Buy Roy Lichtenstein’s hand painted reproductions of superb craftsmanship, that mimic every detail of the master’s work. Choose from dozens of canvas.
The particularity of Lichtenstein's style lies in his Ben-Day Dots. What is this, will you ask?
“The Ben-Day dots printing process, named after illustrator and printer Benjamin Henry Day, Jr., is a technique dating from 1879. Depending on the effect, color and optical illusion needed, small colored dots are closely spaced, widely spaced or overlapping. Magenta dots, for example, are widely spaced to create pink. Pulp comic books of the 1950s and 1960s used Ben-Day dots in the four process colors (cyan, magenta, yellow and black) to inexpensively create shading and secondary colors such as green, purple, orange and flesh tones.”
It was a dot printing technique that allowed to color the images in different shades.
Roy Lichtenstein uses the same principle, but enlarges it enormously, until the points are visible and the spectator no longer perceives a united surface but colored dots.
In fact, the technique is simple, and we do like Lichtenstein did.
After passing the first painting process steps, as explained in "painting reproduction at our studio"(see article), we use a stencil, of variable size, depending on the dimension of the canvas. The only difference is that Lichtenstein used steel stencils, when ours are made of plastic—it is easier these days, we are no longer in 1960!
The canvas is prepared as explained above, then the outlines of the shapes are drawn, but not like any other painting. The frame must be precise, and the features well defined so that the Ben-Day dots do not exceed their boundaries. Unlike other reproductions of paintings where it is possible to rectify afterwards, the reproduction of Lichtenstein does not give much room for error - if something goes wrong, we have to do everything all over again.
The shapes are drawn, then we apply the Ben-Day dots with multiple stencils. Once the work is finished (and dry), all that remains is to trace all the outlines in black and paint the colored surfaces. All other parts of the painting are hand-painted, like the black surfaces in "Figures in Landscape", for example.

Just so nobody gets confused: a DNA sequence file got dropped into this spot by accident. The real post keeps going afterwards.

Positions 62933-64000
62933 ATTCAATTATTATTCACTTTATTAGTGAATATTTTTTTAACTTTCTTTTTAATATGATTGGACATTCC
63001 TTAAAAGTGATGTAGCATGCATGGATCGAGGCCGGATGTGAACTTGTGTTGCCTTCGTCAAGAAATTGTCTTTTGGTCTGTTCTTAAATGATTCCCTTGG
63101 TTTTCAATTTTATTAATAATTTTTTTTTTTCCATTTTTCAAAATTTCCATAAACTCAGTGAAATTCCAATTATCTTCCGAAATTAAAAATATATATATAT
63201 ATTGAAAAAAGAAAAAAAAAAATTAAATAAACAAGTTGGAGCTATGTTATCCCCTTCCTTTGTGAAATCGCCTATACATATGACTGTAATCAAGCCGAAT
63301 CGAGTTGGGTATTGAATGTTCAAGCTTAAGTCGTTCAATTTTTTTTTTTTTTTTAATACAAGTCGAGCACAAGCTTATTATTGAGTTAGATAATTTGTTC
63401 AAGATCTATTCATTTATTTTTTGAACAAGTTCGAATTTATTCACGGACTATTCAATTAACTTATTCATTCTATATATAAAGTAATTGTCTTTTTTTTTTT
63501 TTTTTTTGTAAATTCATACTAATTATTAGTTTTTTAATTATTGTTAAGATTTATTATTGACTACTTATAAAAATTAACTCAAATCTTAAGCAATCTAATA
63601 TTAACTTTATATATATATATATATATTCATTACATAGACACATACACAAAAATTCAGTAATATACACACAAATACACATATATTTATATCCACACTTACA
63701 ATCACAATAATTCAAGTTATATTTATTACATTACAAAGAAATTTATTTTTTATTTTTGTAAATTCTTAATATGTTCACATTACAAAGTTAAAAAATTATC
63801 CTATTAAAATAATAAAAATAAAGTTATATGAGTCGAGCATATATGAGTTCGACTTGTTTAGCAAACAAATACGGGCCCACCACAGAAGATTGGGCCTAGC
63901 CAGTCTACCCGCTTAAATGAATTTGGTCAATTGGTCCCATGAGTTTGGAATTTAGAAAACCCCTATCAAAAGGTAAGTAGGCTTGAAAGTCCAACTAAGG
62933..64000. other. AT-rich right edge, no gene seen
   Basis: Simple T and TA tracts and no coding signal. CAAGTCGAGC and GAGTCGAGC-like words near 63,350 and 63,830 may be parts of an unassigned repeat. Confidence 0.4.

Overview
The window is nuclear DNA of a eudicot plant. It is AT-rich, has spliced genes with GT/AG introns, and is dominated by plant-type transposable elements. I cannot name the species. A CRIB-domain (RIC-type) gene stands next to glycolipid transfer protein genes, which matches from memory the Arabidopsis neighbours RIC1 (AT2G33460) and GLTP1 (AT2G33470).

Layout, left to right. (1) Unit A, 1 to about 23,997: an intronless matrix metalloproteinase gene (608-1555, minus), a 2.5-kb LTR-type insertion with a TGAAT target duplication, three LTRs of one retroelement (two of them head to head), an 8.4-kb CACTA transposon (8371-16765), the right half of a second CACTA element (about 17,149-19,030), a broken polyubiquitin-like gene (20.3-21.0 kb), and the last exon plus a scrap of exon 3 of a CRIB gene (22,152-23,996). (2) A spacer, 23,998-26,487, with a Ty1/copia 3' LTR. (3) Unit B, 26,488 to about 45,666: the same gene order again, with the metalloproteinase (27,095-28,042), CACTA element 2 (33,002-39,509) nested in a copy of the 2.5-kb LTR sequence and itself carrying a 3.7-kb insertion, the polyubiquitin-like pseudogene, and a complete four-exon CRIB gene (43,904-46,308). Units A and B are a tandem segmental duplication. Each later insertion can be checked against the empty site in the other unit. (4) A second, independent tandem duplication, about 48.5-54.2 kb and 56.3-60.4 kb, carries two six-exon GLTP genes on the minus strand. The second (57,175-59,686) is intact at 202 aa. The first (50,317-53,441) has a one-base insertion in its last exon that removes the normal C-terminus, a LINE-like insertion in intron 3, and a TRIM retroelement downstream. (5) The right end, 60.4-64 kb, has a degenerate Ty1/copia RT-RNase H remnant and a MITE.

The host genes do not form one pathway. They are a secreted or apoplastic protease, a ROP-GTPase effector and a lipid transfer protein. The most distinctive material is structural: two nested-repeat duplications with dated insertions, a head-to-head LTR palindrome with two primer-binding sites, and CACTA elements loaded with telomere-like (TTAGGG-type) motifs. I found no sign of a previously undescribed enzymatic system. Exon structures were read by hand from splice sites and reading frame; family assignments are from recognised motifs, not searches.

The only difference with Roy is that he used Magna - a paint made from pigments mixed with acrylic resin and emulsified with solvents, which no longer exists today. We make our reproductions of Lichtenstein paintings with oil paint.
Roy Lichtenstein (1923 - 1997) was an American artist of the Pop Art movement, from which you certainly know Andy Warhol.
Suffice to say that the style which made him famous is copied from the American comic strip, from which he often borrowed drawings, to modify them with his own style. Son of the postwar consumer society, when Andy was selling soup box designs at exorbitant prices and making portraits of Marilyn and other celebrities at 10,000 USD / piece (a fortune for the time), Lichtenstein chose his own way, and created his own style.
In general, I agree with David Barsalou to say that Lichtenstein has simply copied the work of draftsmen (see Deconstructing Roy Lichtenstein).
However, we must concede him two things:
Is it not the role of the artist to take casual objects and reveal them in another light? Whether it's a chamber pot, a local landscape, or a comic strip, the result is the same: it's the artist who showed it to us from a particular, new angle, which gives it a different meaning and challenge our artistic sense.
Roy Lichtenstein was born in New York on October 27, 1923, and grew up in the Upper West Side of Manhattan. In the 60s he became one of the prominent figures of the new artistic movement, Pop Art (diminutive of Popular Art). Inspired by advertising and comics, Lichtenstein's bright, graphic works parody popular American culture as well as the world of art. He died in New York on September 29, 1997, at age 74, of pneumonia.
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